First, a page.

We were about half an hour early for the check-in which is supposed to be after 4 pm. So they said we had to talk to Gloria. Gloria turned out to be the RCI rep and not connected to the hotel. They went to check if our room was ready, and gave us our room key which was attached to a 3.5"x 2" block of wood.

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Our driver (who spoke almost no English) took the bags up to the room for us and Bob tipped him 10 pesos, not being used to the system yet.

Before we went up to our room, we asked Gloria about a city tour for the next day, and she said she would see us at breakfast the next morning.

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The Acuarium Resort Hotel is an Italian RCI condo with Italian upper management who live on the premises. 90% of the hotel is RCI, although non-RCI people can also stay here. The other 10% are apartments owned by Italians. The posted rates were $70 for one person, $90 for two and $120 for four for a one bedroom apartment (US$). The RCI rates were $60/night for the same type of apartment (any number of people). The two bedroom apartments were more expensive. We were here as Space Available for military or retired military (or "charity" as the RCI rep, put it). We paid about $40/night.

There was a night guard in the front lobby and a notice which said "No Armas de Fuego" on one door. On the other door it said that it was an automatic door in 4 languages. It wasn't--unless you count that someone would open the door for you if it was locked, as it was at night. There was also a guard with a rifle sitting at the back entrance behind the building on the other side of the hot tub courtyard.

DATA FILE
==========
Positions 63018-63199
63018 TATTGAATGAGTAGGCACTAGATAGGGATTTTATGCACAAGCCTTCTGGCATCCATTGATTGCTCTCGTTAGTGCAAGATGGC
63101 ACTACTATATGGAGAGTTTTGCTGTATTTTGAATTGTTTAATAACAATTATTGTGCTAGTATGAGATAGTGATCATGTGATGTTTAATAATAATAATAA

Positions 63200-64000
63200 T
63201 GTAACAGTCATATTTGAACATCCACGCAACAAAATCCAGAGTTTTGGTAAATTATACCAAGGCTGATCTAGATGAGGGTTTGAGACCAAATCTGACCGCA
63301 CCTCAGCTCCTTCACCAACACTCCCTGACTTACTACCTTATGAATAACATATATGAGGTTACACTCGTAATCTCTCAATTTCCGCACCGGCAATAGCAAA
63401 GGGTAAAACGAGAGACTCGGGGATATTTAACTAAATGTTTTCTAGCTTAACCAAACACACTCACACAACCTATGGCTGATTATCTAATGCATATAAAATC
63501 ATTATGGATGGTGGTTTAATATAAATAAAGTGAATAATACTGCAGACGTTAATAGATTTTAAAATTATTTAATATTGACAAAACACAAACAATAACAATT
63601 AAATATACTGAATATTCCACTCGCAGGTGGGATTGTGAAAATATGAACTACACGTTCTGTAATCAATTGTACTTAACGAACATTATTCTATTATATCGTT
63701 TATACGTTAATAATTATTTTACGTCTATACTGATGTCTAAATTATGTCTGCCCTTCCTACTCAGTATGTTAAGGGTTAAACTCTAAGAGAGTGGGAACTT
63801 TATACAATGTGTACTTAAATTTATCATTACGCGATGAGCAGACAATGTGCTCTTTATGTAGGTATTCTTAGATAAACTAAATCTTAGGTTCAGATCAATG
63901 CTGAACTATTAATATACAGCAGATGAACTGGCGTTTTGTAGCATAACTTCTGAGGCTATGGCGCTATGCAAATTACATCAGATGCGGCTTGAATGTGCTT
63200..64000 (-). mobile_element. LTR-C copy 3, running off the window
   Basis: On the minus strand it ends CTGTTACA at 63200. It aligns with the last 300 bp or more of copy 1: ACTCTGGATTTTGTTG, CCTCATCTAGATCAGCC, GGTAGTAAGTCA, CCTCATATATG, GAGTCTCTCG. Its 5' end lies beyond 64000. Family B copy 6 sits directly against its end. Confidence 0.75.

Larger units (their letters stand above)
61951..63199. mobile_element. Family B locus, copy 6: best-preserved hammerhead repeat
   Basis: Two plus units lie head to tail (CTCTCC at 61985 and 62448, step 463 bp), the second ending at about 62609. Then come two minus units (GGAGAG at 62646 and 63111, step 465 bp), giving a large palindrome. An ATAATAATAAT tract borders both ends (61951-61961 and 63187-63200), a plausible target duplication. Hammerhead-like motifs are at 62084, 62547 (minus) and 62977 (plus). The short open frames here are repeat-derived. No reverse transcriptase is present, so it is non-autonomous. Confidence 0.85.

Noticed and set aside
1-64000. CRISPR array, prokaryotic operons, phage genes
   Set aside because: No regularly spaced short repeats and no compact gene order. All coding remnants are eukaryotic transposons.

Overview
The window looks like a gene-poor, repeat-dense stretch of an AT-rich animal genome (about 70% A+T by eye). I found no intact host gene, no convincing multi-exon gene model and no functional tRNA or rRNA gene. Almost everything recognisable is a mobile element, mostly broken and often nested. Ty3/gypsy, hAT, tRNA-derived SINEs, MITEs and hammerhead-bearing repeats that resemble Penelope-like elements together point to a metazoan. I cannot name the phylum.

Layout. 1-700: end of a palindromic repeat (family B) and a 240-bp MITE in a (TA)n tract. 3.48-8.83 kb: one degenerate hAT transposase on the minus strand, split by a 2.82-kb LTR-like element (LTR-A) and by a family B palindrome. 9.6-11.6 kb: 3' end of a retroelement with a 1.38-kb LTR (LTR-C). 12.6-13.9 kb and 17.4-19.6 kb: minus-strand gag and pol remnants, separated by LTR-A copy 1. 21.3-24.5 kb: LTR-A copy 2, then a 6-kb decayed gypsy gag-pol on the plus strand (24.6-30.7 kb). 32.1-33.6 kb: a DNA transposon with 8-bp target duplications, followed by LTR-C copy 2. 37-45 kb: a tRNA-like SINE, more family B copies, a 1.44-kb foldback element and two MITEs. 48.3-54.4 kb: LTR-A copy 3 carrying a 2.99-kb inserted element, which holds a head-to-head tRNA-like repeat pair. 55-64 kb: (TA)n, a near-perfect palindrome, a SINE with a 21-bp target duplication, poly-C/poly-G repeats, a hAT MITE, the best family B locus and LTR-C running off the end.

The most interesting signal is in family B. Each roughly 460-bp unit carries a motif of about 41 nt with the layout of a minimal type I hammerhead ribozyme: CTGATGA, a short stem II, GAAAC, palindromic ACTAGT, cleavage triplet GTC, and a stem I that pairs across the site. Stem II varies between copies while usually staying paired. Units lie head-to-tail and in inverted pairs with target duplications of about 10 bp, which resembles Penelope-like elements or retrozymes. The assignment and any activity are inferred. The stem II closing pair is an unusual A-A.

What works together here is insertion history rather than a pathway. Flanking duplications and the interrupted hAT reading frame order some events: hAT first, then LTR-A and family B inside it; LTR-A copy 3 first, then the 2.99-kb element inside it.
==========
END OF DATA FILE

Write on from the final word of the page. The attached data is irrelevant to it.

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On the ground floor in addition to the pool in the middle with loungers and tables, there was a TV lounge, a bar, and a restaurant between the pool and the other courtyard. There were maps on the walls of Hispanola and the main cities on the island..

Our room was on the second level which we could access by stairs on two corners of the pool courtyard. No elevators.

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We could get the 'meal plan' (which was just breakfast and lunch) for $22/person a night, which we did although Bob thought at first that we would go out some nights to eat. He changed his mind though because there were no places to walk to even if it had been comfortable or safe to do so and by the time we got a taxi to and from, there would have been no savings.